Rock anthem disrupts soccer fans’ solidarity

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Rock anthem disrupts soccer fans’ solidarity

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There’s only three more months until the 2006 World Cup kicks off in Germany. Korea’s fans are already stockpiling their flags, red shirts and gongs. So can we expect the massive displays of national unity seen during the 2002 Korea-Japan World Cup?
As things stand now, not likely. Fans are engaging in a furious debate over the team’s cheer song.
It’s not just any song: It’s a rock version of the national anthem, performed by Yoon Do-hyun Band, the same people who performed “Oh, Pilseung Korea,” which was a fan favorite in 2002.
Making things more complicated, the song is used in a commercial for SK Telecom, Korea’s biggest mobile service operator.
Many Red Devils, the members of the cheering squad for the national team, were incensed by the idea of using a rock version of the national anthem for a cheer song.
“The version is useless for a fan song,” said Kim Jung-yeon, a Red Devil member. It’s not unusable because it’s the national anthem, she explained ― it’s bad because it’s too long and too fast. “Anyone who has ever sung a cheer song knows that the rock version of the national anthem will leave them out of breath.”
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Ms. Kim also pointed out that the national anthem is already heard in stadiums. “The national anthem is heard only once at a soccer game,” she said. “People inside the stadium calm down, and right after the national anthem ends, the game begins,” she said.
Others feel the song is disrespectful. “The national anthem symbolizes Korea. It stands for the national integrity. How dare you can arrange the song for the rock and use it as a cheer song?” said Lee Jong-soon, 53, a housewife.
Jeon Young-yun, 20, a college student, said he couldn’t accept that the national anthem was used in a commercial.
But many people welcome the idea of using the national anthem for a cheer song. “When I heard the rock version of the national anthem, I realized that it could sound intimate to me,” said Rhee Yun-jin, 26, a graduate school student. “It was a shock.”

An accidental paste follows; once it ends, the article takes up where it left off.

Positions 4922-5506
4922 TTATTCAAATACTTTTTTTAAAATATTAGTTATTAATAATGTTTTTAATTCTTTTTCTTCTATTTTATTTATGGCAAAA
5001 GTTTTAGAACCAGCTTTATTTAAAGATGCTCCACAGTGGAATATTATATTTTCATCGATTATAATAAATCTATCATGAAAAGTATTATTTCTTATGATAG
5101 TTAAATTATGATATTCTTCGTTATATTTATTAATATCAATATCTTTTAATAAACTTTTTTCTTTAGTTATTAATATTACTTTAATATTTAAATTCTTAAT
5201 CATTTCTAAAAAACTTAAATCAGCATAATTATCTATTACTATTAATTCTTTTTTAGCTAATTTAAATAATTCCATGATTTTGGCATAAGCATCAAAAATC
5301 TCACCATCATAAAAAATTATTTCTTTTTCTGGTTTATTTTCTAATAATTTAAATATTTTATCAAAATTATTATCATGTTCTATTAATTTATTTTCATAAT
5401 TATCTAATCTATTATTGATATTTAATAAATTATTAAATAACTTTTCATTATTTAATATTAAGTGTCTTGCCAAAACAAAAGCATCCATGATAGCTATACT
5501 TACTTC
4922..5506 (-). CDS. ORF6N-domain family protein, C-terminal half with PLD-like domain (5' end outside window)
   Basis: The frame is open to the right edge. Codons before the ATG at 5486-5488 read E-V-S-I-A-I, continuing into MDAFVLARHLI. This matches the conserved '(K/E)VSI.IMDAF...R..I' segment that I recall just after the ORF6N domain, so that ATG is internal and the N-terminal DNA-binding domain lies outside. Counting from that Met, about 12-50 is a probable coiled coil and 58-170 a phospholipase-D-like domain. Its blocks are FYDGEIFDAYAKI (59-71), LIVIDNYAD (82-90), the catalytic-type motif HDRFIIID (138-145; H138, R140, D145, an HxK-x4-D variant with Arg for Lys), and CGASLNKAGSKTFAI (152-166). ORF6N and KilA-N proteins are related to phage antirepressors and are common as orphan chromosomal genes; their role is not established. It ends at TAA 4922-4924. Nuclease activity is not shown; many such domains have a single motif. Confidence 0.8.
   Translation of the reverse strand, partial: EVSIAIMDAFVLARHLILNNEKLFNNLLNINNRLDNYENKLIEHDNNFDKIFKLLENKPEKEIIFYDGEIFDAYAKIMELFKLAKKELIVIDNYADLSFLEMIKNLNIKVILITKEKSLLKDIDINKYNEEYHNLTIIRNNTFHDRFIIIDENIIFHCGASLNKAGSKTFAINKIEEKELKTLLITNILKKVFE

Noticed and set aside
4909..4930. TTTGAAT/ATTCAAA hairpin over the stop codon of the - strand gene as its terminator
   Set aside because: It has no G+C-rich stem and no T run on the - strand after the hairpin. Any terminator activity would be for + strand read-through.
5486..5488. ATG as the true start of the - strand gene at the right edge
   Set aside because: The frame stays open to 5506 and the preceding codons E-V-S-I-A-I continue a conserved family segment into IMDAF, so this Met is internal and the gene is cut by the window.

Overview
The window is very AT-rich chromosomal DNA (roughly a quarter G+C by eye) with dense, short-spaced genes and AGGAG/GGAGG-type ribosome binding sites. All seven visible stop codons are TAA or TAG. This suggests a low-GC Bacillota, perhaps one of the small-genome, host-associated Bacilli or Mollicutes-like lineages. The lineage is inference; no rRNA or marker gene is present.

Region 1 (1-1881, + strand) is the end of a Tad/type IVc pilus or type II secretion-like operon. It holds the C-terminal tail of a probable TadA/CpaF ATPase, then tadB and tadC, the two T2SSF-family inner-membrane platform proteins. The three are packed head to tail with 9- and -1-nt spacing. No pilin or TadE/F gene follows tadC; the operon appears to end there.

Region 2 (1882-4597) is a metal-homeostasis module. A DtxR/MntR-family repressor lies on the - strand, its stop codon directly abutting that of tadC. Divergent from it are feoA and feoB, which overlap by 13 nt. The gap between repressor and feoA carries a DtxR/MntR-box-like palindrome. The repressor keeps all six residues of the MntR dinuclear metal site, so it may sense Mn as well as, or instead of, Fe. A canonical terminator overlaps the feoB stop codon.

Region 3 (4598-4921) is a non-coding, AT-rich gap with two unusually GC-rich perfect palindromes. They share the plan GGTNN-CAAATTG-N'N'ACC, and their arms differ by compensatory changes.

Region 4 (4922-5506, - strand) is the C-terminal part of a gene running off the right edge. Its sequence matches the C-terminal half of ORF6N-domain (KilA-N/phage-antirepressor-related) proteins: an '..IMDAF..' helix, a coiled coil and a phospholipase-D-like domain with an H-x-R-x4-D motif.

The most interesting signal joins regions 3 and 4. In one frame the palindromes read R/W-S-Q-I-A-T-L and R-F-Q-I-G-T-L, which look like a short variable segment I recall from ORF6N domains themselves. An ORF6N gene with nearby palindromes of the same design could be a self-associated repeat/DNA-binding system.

Asked whether the using the national anthem hurts its integrity, Ms. Rhee shot back, “Then did we disgrace Korea in 2002 when people made hot pants and tank tops with the Taegeukgi (Korean flag) and painting it on their face?”
To ease the controversy, Daeum Entertainment, which Yoon works for, decided to offer an MP3 file of the rock version of national anthem for free. “If you don’t like the arrangement of the national anthem, just don’t sing the song. It’s not an issue for debate but a matter of choice,” an official at the entertainment company.
Yoon is not the only one who arranged the national anthem: A punk rock band, No Brain, parodied the song in its 2000 album and a daegeum (large transverse bamboo flute) player Kim Young-dong, a K-pop group DJ DOC and a rock group 815band also did. The difference was that Yoon used the national anthem in a commercial.
Some wonder if the friction between the Red Devils and Yoon is related to the competition between SK Telecom and KTF, the second-largest mobile service firm and a staunch supporter of the Red Devils. In 2002, SK Telecom supported the cheering team and its advertising campaign was considered to be more successful than KTF’s, even though the latter was an official supporter of the 2002 World Cup.


by Park Sung-ha, Lee Kyong-hee

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